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The game, that was inspired both by the British philosopher, David Hume and by a playful Mexican book that allows recombination of animal parts, is the first commercially-released casual video game whose development and tuning were guided by the analysis of its players' psychophysiological responses.

Starting from very early builds, The Academy for Digital Entertainment at NHTV Breda University of Applied Science (The Netherlands) assisted the Italian development team of Double Jungle in obtaining a detailed insight into the psychophysiological (or biometric) effects that their casual action puzzle video game had on its target audience. In particular, the experiments correlated stress levels and the contraction of facial muscles with in-game performance in order to establish whether ‘Gua-Le-Ni’ offered the cognitive challenge, the learning curve, the duration and the enjoyment the designers had in mind for their product.

For example, the cognitive stress related to different speeds within the game and to the relative complexity of the beasts in play was tested on early prototypes. Such analysis, carried out on a large sample of users in the intended target audience of “Gua-Le-Ni” (casual gamers between 20 and 40 years of age, especially females), not only helped the BD4CG team to fine-tune the game, but often led to drastic changes in its game design and graphical looks.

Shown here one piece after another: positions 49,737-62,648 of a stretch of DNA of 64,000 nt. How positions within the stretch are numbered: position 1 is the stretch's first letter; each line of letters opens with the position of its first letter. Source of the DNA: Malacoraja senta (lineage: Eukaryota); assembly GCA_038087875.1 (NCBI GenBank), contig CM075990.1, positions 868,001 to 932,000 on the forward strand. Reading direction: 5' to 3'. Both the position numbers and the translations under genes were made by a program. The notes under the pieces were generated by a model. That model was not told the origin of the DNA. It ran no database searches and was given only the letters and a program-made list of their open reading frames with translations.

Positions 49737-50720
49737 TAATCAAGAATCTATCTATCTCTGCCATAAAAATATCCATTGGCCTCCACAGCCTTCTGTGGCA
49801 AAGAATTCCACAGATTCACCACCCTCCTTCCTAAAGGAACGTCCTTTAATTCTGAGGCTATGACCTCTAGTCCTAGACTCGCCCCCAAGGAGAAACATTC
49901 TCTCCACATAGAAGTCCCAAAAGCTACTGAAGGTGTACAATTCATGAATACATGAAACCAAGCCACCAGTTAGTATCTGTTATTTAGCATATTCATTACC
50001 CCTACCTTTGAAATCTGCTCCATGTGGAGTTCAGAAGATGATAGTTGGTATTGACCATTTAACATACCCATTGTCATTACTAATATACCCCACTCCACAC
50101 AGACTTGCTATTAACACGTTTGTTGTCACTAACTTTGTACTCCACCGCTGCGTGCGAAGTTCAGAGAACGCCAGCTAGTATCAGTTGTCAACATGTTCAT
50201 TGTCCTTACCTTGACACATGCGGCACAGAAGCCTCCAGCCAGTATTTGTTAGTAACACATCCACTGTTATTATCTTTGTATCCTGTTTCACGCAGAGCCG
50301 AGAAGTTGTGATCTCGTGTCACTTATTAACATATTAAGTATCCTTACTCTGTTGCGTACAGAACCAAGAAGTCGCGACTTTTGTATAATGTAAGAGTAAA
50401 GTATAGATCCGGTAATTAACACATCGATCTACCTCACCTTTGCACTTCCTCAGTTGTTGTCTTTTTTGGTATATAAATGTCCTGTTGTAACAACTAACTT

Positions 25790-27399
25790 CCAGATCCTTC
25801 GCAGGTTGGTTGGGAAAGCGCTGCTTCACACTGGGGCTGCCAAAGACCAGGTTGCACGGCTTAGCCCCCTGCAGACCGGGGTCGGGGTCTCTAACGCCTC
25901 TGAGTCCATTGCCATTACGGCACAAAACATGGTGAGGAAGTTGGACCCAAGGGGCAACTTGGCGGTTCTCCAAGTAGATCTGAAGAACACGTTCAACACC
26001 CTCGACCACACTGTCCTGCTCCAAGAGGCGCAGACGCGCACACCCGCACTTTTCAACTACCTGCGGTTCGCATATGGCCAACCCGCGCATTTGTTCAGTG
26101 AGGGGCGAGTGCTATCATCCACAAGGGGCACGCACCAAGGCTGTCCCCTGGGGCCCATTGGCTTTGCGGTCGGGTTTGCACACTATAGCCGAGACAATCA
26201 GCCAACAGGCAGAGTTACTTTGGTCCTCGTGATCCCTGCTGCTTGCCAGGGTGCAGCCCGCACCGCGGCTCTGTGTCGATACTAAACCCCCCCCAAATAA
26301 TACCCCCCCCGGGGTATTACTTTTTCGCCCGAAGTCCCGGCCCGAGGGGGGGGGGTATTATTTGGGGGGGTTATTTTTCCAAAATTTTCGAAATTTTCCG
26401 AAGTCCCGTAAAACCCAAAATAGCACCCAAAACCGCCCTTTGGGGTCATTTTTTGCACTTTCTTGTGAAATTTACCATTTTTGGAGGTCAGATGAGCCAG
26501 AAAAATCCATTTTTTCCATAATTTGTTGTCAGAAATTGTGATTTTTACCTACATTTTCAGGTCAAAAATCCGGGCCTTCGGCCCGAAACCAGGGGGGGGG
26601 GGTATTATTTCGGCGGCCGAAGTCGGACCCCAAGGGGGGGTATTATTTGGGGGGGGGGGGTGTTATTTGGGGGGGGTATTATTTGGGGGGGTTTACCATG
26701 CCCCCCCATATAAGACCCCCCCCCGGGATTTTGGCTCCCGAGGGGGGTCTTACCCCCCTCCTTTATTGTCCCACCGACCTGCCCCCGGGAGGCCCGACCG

In a test occurring later in the development of “Gua-Le-Ni”, the cognitive stress involved in going through the tutorial was also scrutinized. The focus was trying to understand whether it provided with enough interaction and entertainment, whether our testers felt empowered and in control after having gone through it. Cognitive stress, performance stress and flow are just some of the parameters that have a bodily expression that we decided to monitor throughout the quick iteration of our pioneering puzzle game.

Besides for its technical and methodological innovation, “Gua-Le-Ni” also offers formal innovations. To begin with, it gives traditional ‘matching’ mechanics a new twist. “Gua-Le-Ni” asks the player to recognize combinatorial beasts and to reconstruct them by actively manipulating digital objects in three dimensions. This new take on a classic game mechanic is made possible by the unique interactive capabilities of the Apple iPad.

The second mechanic which is unique to “Gua-Le-Ni” is a reverse-matching mechanics which translates into the feeding the in-game beasts with different food types. This mechanic depends on the availability of food in the playing field and on the specific food preferences of each beast. Feeding the beasts with different food combinations items can make them faster, slower, longer, shorter, more complex or more valuable in terms of points.
Content on this page comes directly from press releases and fact sheets provided by publishers and developers and was not written by the Game Revolution staff.

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